Back in June I had a chance to play with the One Laptop Per Child (OLPC) computer, and used the opportunity to check out which mapping sites worked on its browser. (Google Maps and Yahoo Maps Classic worked, Microsoft Virtual Earth did not.)
In the past few months, Intel and Microsoft have been touting a competitor, the Classmate, which runs Windows XP. Intel and Microsoft, both big sponsors of Global Knowledge 3 here in Kuala Lumpur, were showing off Classmates. I got to play with one. I’m sure you’re dying to know — does it run Google Earth? Virtual Earth in 3D?
I like the look of the Classmate. It is small and feels rugged. Spec-wise, Classmate and OLPC are similar in terms of RAM and NAND flash storage, but the Classmate suffers from a really small screen — 800×480 pixels (color). OLPC gets 1200×900 pixels (color).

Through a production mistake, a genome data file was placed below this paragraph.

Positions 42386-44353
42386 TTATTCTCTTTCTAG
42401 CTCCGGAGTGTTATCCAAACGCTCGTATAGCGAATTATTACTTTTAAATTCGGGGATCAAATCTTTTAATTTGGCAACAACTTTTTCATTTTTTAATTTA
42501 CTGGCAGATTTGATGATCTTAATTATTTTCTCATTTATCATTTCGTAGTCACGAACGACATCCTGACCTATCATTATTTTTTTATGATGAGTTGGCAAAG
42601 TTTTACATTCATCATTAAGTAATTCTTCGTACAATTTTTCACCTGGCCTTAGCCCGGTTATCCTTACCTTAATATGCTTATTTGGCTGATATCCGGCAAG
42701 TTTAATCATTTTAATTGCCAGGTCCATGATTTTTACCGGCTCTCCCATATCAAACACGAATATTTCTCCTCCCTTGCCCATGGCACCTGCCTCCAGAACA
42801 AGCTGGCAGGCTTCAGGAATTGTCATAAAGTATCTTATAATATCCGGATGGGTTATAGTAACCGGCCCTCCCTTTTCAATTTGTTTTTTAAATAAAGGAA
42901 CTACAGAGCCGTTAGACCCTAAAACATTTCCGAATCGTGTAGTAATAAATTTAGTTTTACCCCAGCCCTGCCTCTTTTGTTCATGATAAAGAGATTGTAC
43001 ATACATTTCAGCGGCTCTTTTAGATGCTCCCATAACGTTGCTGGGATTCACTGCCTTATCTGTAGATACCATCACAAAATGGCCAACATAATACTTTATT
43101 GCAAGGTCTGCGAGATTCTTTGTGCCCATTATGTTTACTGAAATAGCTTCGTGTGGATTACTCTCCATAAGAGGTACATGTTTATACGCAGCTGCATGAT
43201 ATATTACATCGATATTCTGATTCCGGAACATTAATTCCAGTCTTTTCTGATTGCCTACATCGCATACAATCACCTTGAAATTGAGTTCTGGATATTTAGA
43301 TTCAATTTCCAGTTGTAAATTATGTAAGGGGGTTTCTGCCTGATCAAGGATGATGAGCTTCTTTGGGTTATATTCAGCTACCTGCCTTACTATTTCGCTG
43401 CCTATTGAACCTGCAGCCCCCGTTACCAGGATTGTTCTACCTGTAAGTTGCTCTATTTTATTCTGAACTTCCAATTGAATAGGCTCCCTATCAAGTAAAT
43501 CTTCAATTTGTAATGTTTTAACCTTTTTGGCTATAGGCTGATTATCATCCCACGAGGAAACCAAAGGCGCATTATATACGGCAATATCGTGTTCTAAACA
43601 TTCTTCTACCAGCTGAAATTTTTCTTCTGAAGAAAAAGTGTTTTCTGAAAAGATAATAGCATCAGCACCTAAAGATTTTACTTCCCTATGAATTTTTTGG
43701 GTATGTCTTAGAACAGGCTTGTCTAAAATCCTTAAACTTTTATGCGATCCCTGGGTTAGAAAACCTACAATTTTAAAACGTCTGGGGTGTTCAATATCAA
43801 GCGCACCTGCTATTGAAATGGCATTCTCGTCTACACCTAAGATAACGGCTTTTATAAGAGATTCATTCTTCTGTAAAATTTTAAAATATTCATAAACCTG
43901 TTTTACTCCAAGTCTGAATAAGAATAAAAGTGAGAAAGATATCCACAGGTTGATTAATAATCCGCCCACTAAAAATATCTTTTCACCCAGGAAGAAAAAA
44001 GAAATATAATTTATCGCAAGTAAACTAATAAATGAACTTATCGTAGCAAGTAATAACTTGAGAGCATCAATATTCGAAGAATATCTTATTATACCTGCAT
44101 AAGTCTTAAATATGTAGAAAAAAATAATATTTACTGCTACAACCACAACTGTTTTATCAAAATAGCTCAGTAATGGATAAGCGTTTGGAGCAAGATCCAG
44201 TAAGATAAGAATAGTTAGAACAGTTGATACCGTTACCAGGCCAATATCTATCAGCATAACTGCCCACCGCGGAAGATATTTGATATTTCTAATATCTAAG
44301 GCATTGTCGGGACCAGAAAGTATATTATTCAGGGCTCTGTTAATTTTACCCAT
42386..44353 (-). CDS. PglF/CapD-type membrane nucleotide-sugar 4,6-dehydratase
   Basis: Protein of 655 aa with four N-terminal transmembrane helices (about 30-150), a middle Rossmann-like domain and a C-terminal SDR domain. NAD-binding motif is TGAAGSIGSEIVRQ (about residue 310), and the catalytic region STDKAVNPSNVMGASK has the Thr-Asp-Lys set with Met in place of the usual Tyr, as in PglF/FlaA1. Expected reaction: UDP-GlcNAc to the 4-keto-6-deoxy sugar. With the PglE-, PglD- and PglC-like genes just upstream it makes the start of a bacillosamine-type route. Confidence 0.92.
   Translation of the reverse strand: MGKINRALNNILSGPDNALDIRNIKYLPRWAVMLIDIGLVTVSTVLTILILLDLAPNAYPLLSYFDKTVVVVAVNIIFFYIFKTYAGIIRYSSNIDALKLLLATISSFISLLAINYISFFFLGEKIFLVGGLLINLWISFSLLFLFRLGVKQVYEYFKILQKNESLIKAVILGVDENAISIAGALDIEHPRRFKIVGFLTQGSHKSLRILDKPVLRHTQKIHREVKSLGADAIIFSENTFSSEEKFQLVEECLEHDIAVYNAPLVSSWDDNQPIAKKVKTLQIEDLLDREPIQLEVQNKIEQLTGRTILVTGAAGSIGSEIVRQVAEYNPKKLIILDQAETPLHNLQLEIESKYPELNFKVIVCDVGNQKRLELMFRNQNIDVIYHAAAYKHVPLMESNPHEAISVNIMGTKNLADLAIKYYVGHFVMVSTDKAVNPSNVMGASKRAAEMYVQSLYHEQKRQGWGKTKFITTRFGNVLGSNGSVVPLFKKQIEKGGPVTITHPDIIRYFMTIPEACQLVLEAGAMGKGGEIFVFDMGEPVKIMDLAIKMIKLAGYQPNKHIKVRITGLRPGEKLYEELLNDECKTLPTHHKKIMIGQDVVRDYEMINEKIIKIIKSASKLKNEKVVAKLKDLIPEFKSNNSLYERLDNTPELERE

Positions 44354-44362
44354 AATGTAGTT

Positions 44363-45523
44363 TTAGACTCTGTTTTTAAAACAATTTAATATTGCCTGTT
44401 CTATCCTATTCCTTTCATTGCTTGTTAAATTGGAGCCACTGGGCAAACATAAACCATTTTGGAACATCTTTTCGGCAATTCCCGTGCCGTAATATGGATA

Because the Classmate runs Internet Explorer on Windows XP, all the mapping sites loaded, though in all cases, the small screen meant that the actual map area of the web page was miniscule.
I installed Google Earth — the process went without a hitch. How does it run? As expected, because classmate has no graphics card, frame rates were very low:
As for Microsoft’s Virtual Earth 3D, i never got the installation process to finish. Of course, it was very unfair of me to try this on a sub-$300 computer, but one can live in hope:-)
Which laptop will be more successful? I suspect that the developing world’s government education agencies will likely go for the Classmate because of the familiar Windows on it. Children, on the other hand, will care more about the cool screen. One BBC reporter who has been skeptical of the OLPC found that his kid loves the OLPC. Also, at half the price, you get more OLPCs than Classmates for your money, though you could also just wait 18 months for Moore’s Law to do its thing. In the end, it’s the OLPC that wins my heart, as it is such a radical departure from traditional laptops.